What other chemicals are we passing on to people through the food chain?

Just think, every time you clean your face after you’ve used makeup, the gunk goes down the drain… and into the sewerage system… Is it treated, or does it just pass right on into the rivers and estuaries? We already know that many cosmetic products have harmful chemicals.

We’ve screwed up big time!

 

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9 responses to this post.

  1. I absolutely agree with what you say and I find it very worrying myself, but, regarding the water element, it’s not always the case. I owned and worked a 45 acre organic small holding for a number of years and our spring water was absolutely pure – we had it tested annually as it was the water that we had to drink ourselves and we had 5 young children. The shit that we all made – human and animal went back onto the land as fertiliser – sounds gross but it works! Of course we weren’t on mains drains so we had a septic tank that had to be emptied …All our washing powder, household products etc were eco-friendly. As for make-up etc..I hadn’t the time or inclination to bother with it. Who has when they have a day of livestock and a farm to attend too? It was probably the least polluted environment that I have ever lived in.

    I miss those days!

    Nice post and thanks for sharing. Lottie

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    • >Lottie, it may not be the case always at the moment, as you say, but how long before surface water leaches into the aquifers and contaminate the planet? Personally, I hate makeup,etc, I use sparingly because I am in close contact with students who expect it. I love farm living too, the closeness to nature is wonderful.

      AV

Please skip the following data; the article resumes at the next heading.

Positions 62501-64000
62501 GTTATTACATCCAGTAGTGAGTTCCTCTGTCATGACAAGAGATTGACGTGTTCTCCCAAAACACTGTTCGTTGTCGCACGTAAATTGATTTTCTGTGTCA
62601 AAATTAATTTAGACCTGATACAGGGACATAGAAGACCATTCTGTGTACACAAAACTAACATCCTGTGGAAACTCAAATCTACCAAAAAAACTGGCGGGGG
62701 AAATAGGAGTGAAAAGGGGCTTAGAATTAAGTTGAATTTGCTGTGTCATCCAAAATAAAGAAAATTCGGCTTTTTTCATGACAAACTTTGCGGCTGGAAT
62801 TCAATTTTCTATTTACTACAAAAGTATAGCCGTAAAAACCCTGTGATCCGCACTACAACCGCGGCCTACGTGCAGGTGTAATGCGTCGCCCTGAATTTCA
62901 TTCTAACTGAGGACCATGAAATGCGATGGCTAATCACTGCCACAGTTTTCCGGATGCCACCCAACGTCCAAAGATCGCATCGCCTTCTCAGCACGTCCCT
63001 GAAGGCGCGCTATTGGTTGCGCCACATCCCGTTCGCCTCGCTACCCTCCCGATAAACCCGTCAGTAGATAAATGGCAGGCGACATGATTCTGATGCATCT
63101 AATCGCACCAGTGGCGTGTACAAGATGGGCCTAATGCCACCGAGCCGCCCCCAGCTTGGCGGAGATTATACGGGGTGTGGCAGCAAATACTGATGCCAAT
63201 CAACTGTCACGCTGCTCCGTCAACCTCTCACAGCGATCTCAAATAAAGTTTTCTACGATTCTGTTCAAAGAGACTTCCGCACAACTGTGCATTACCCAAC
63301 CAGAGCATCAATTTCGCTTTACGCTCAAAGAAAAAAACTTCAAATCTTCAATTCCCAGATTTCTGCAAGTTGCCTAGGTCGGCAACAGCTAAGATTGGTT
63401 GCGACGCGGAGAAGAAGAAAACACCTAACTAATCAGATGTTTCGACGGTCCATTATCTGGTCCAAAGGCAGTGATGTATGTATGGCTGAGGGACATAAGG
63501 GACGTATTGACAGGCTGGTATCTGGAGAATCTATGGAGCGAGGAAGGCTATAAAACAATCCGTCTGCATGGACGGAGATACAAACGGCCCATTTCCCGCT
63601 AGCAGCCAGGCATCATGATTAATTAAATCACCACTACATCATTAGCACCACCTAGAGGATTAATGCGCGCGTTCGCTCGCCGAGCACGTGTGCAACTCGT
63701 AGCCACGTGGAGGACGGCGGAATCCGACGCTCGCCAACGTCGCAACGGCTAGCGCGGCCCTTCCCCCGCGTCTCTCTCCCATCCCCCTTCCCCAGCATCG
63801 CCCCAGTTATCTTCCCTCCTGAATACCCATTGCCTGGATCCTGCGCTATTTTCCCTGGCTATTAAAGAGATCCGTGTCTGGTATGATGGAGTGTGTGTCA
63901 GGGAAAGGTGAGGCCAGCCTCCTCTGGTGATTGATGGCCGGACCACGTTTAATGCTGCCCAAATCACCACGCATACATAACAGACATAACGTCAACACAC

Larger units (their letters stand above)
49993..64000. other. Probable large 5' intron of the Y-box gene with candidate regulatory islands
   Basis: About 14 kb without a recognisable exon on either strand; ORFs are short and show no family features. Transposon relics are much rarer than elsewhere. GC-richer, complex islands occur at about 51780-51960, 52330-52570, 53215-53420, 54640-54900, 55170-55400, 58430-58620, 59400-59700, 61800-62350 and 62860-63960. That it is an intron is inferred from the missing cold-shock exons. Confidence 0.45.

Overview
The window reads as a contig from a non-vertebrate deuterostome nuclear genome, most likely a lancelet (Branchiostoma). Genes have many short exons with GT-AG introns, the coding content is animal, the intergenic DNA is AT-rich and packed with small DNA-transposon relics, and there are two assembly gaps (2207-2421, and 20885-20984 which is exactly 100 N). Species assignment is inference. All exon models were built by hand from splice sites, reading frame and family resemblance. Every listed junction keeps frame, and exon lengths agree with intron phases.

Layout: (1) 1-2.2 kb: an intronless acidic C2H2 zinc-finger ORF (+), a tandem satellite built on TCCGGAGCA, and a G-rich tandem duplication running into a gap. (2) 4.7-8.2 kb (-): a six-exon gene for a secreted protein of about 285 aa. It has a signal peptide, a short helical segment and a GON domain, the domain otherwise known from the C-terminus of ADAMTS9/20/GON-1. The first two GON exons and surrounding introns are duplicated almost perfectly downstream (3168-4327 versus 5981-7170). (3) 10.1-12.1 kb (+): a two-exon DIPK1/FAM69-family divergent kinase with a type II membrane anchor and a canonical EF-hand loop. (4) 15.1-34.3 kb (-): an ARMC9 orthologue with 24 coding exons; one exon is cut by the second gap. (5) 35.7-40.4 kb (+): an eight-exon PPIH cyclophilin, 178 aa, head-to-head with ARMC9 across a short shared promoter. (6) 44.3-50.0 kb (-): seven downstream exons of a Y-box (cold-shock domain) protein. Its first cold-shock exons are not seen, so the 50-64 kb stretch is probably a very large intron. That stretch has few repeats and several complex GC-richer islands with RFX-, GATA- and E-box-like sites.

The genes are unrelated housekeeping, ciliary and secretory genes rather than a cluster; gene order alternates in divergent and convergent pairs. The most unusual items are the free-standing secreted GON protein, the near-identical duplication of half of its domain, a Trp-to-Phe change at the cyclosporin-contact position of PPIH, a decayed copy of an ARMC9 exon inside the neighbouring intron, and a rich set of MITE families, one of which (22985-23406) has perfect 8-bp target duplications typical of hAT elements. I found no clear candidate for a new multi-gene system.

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  2. Feedback loops equals karma.

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  3. As I was reading I came to the same questions you did as well. We have no idea what all these chemicals are doing. I stopped coloring my hair a few years back after considering what the chemicals were doing not only to my health but to the waterways as I rinsed the dye down the drain. I’ve also seen studies that show the effects of our prescription birth control is having on the frog population. That would turn around to questions of whether or not we are then consuming the same medications in our drinking water. Will that be how we start controlling population growth in humans?

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    • >lsf, why not? In answer to your last point first. These contraceptives may well be in the water supply, maybe they already have some bearing on infertility rates as they obviously (I didn’t know previously, I’ll take your word for it) have amongst frog populations. Only serves to strengthen my concern and questions. The vanity of man, make up, hair colouring, etc has to be the bane of mankind.

      It has long been said that we are destroying the planet, but we don’t know how badly and how fast. I believe it is worse than anyone has yet dared paint it, and faster than anyone has yet dared to suggest.

      Man needs to change, and change drastically and fast. Our whole paradigm is wrong!

      AV

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      • Man does need to change fast. Unfortunately I believe change will start at the bottom with the individual long before it gets to the level of government and the nations as a whole.

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      • Governments will never change, until we change the governments. The same (type) individuals have been around to long and have got to he stage where they can run roughshod without fear over the people because the people have let them.

        AV

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  4. […] for information and humor.  The morning after I watched the above mentioned documentary I found this post on the effects of our anti-anxiety medication ending up in our […]